Sidelined for Surgery: ACL Tear Intercepts Season for Brady Tiger Weekend Warriors
By Michael Lasalandra
Beth Israel Deaconess Medical Center Correspondent
If you're a sports fan, you probably know what an ACL is. It stands for anterior cruciate ligament and it is commonly injured among athletes. Patriots quarterback Tom Brady and golfer Tiger Woods each suffered an ACL injury this year and both required surgery and missed their respective seasons.
The ACL is one of the four major ligaments that connect the bones in the knee joint. Typically, the ligament tears or ruptures during a pivoting movement or, in Brady's case, when hit. The injury usually requires surgery followed by a lengthy recuperation period.
"It is typically a sports-related injury," says
Dr. Arun J. Ramappa, orthopedic surgeon and Chief of Sports Medicine at Beth Israel Deaconess Medical Center. "The injury is most common in basketball, football, soccer and skiing and occurs during a pivoting episode. Sometimes, it is due to contact when struck by an opposing player. It doesn't occur as frequently in non-pivoting sports such as running. You can also injure the ACL in a car accident or in a fall."
Sometimes, an ACL tear is accompanied by a tear in another of the four major knee ligaments, such as the MCL or medial collateral ligament, particularly when the injury is the result of a collision. That is what happened to Brady. In such cases, the MCL is allowed to heal on its own, and then the ACL is repaired surgically about four to six weeks later, Ramappa says.
The operation usually is done arthroscopically -- in a minimally invasive fashion using an arthroscope, a type of endoscope or tube that is inserted into the joint through a small incision. It means the joint does not have to be opened up fully, reducing recovery time.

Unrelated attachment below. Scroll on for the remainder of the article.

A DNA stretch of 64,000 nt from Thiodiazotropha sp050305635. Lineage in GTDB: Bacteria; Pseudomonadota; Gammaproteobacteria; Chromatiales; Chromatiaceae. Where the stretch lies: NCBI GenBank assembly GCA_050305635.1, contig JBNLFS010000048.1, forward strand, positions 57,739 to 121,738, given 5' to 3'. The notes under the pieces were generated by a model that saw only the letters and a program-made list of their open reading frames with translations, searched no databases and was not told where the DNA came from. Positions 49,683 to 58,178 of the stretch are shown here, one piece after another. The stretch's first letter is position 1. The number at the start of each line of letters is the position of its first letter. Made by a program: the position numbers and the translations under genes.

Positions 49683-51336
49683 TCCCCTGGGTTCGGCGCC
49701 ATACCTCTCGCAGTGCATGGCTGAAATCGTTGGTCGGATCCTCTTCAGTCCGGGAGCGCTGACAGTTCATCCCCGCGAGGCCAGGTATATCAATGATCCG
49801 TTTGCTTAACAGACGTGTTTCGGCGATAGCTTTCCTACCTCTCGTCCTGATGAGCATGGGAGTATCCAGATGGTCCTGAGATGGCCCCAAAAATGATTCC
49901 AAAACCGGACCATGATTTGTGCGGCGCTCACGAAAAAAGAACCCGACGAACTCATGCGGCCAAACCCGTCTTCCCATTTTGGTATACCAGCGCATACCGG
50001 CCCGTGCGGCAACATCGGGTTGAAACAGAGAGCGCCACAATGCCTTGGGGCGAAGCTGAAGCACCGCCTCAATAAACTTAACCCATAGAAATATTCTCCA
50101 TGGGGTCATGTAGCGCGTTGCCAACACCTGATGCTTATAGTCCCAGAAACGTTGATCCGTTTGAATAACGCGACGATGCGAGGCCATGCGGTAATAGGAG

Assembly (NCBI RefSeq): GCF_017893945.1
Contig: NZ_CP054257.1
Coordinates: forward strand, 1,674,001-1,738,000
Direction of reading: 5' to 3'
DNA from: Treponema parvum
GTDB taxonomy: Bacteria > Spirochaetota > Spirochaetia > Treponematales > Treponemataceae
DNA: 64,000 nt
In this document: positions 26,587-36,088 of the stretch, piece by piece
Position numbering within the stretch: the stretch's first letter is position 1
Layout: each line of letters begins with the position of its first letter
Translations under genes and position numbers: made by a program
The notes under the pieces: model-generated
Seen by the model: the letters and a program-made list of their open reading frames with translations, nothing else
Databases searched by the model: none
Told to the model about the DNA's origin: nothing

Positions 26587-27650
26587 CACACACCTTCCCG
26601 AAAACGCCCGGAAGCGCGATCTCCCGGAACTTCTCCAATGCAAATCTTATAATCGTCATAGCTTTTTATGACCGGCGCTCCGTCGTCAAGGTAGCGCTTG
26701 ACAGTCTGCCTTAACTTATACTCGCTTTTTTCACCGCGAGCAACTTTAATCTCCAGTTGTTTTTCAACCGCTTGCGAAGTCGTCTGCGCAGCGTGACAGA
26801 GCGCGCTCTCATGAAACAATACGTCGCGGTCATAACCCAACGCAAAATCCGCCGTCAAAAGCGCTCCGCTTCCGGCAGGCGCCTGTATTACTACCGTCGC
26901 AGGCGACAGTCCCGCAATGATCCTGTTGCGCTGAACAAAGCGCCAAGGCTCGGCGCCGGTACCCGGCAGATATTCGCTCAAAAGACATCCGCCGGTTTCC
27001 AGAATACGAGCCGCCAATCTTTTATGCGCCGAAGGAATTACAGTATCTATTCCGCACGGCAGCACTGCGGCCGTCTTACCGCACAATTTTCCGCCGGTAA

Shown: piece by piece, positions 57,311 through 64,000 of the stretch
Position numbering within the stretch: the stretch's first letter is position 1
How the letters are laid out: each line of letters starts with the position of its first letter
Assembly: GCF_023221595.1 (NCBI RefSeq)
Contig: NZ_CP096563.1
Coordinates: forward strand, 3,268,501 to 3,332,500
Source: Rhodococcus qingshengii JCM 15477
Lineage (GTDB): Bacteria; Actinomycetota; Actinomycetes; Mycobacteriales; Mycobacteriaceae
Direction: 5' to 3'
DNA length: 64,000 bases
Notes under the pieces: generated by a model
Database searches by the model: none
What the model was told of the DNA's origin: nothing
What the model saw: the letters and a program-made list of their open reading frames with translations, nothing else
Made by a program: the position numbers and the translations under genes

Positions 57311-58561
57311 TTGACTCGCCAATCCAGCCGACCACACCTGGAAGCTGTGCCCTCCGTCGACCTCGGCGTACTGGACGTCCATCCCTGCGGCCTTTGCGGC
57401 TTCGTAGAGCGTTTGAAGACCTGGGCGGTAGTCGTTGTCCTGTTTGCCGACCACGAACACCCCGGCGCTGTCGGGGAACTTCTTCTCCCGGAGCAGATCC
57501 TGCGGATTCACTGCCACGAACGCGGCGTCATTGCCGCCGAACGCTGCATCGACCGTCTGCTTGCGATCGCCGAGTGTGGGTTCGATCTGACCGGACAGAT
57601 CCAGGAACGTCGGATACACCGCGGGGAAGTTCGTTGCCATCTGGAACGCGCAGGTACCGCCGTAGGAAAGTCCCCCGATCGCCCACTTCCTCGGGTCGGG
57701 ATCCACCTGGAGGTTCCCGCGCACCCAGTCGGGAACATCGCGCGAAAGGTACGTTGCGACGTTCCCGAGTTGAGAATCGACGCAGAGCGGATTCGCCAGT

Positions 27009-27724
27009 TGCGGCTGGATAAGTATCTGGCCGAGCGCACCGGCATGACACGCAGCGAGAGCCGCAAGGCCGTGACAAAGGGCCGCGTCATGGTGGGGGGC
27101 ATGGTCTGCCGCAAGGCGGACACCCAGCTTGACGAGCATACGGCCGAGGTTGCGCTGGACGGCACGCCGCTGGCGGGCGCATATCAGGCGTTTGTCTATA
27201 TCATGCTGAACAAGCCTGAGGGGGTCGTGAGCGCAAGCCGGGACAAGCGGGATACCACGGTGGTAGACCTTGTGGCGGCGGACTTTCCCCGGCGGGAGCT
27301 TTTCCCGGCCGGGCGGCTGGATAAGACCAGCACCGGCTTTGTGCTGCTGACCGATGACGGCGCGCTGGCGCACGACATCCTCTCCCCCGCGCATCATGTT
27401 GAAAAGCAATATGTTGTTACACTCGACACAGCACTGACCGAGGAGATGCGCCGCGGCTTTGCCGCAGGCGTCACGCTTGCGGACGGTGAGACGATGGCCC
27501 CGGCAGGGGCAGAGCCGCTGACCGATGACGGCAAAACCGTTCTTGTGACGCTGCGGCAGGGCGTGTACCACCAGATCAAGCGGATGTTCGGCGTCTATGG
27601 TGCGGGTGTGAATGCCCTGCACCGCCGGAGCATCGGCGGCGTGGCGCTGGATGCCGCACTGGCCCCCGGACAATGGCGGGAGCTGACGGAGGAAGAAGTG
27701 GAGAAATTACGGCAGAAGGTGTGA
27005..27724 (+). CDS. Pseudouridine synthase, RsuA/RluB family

The operation involves using a graft to replace the damaged ligament. The most common grafts are taken from the patient's own body, such as the tendon of the kneecap (patellar tendon) or one of the hamstring tendons. A graft may also come from a cadaver.
"It is usually done in an outpatient setting, under general anesthesia, and the patient goes home the same day," says Ramappa. "Typically, the operation is very successful. Patients usually return to their prior level of activity."
The patient usually undergoes physical therapy for several weeks and may be on crutches for a brief period. It is usually six to nine months before a patient is back to playing sports, Ramappa says.
Cedric Tonello of Boston was 33 when he injured his ACL while playing basketball a little over a year ago. "I was going to the basket," he says. "I made a move left, then tried to go right and my knee gave out."
Cedric underwent physical therapy prior to the operation to build up muscle on the leg where they were going to take a tendon from a hamstring. Dr. Ramappa operated on him about a month after the injury occurred.
"The surgery went extremely well," says Cedric, who is a regional business manager. "I was on crutches for about two weeks and wore a knee brace for two weeks after I went back to work."
Cedric says he began physical therapy three days after the operation and returned to playing basketball and tennis after about six months.
"Everything is fine now," he says. "I don't feel any pain. I'm very happy."
Above content provided by Beth Israel Deaconess Medical Center.
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